Had you told Austin Harris in 2010 that he’d be directing a tutoring company a decade later, he’d have laughed in your face.
A career student, he was completing a law degree to complement an earned doctorate in chemistry at the University of Georgia. He was on a trajectory to become a patent attorney, a lucrative profession that requires command of both statutes and science.
Unfortunately for Austin, hiring in this niche field had narrowed to a vanishing point by 2010, as labor markets continued to reel from recession. In times of plenty, recruiters from white-shoe firms would be giving campus talks to graduates on the market; now invited speakers encouraged students to look beyond the bar to careers outside legal practice. It was a dispiriting time to ponder a change of vocation. What could he do, given his specialized preparation?
What stood out in his recent memory was tutoring. During his graduate years studying chemistry, he discovered anyone could petition the department to advertise tutoring services. So, motivated by a desire to help students understand chemistry (and, Austin admits sheepishly, by the prospect of money to spend at downtown bars on the weekends), he and a friend decided to embark on a new venture. They quickly secured a place on the department’s tutor list.
Subjects like chemistry create a high demand for help at large universities. High, unvarying standards exist; there’s no abridged way to learn titrations or covalent bonds. To novices, the material can appear forbiddingly complex. Because professors typically gain rank on the strength of their research rather than their teaching ability, instructional quality varies significantly. Those struggling to grasp the basic concepts are fighting an uphill battle. The content is cumulative, and those who get behind often have a hard time catching up. All these factors present serious challenges to subject coaches.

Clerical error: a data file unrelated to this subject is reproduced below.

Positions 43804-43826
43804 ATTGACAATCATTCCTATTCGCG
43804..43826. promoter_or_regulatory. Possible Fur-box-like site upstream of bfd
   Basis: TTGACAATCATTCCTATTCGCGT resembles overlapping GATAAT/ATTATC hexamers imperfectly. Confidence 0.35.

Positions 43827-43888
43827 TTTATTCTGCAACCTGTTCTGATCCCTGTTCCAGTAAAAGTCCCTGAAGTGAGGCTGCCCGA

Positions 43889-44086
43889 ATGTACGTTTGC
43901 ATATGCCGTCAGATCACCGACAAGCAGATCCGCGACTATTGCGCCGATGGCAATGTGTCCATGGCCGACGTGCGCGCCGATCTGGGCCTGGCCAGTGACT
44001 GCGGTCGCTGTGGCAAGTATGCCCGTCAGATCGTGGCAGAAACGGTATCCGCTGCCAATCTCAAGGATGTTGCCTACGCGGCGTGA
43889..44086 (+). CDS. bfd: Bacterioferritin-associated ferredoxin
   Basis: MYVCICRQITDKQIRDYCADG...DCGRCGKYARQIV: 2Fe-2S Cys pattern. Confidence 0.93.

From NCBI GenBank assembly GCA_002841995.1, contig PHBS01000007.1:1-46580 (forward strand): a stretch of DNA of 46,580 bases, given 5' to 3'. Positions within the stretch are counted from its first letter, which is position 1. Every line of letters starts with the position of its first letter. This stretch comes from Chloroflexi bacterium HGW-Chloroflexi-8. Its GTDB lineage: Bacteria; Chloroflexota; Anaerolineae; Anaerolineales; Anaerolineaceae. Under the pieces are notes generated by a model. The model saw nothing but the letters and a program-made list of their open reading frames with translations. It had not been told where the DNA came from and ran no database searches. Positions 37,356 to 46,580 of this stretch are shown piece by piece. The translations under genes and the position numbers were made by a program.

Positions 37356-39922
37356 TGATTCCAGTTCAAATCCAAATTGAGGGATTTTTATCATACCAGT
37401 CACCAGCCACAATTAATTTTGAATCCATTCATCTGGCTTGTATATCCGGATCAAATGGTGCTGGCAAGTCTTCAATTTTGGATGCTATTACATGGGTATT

The genius of Austin’s tutoring was developing a method to crack the hard sciences. He quickly realized that students desperate for assistance generally fell into two categories: those who didn’t understand the material at all, and those who just needed resources to cram for assessments. Over time, Austin and his partner pioneered a two-pronged approach to meet these varied needs. For the dazed and confused, he developed scaffolded guides for each unit, indexed to the various class syllabi. Those looking for a quick review before a test could stop by for a prep session. By catering to these two different learning needs, the tutoring startup could cast a broad appeal.
This calculated strategy quickly cornered the market for chemistry tutoring at UGA. As always, word of mouth (coupled with the bright red fliers advertising these services) became their most effective advertisement. The programmatic method and user-friendly presentation of their tutoring burnished their reputation. Dubbing themselves Science Guyz, Austin and his partner made enough money to make it a legitimate enterprise.
So, with law school commencement looming, Austin decided to leave behind the well-worn paths to firms and practices to try his hand at parlaying the tutoring startup into a career.
Austin bought his partner (now a DEA chemist/expert witness for the federal government) out in 2011. They are still close friends, and Austin is the proud godfather of his son. Ten years in, Austin is still at work, fine-tuning the paradigm he helped create. This past year has presented unprecedented challenges, but it’s also pushed Austin to start expanding his reach. The pandemic forced him to adapt his normal practice of having students view recorded material in his offices on campus, a privacy protection. He’s developed a more robust, remote approach that will allow him to expand to other campuses. In fact, he’ll be offering his services at Ohio State University this fall. Another colleague is cultivating an engineering program to complement existing tutoring in chemistry and mathematics. As a black business owner, scientist, and attorney, Austin occupies a particular niche as he reaches for tutoring excellence, and achieves business success in a field plagued by minority underrepresentation. From humble beginnings, he’s built a thriving tutoring service from the ground up.
That’s no mean accomplishment for the aspiring patent lawyer who decided to make his side-hustle from graduate school a career.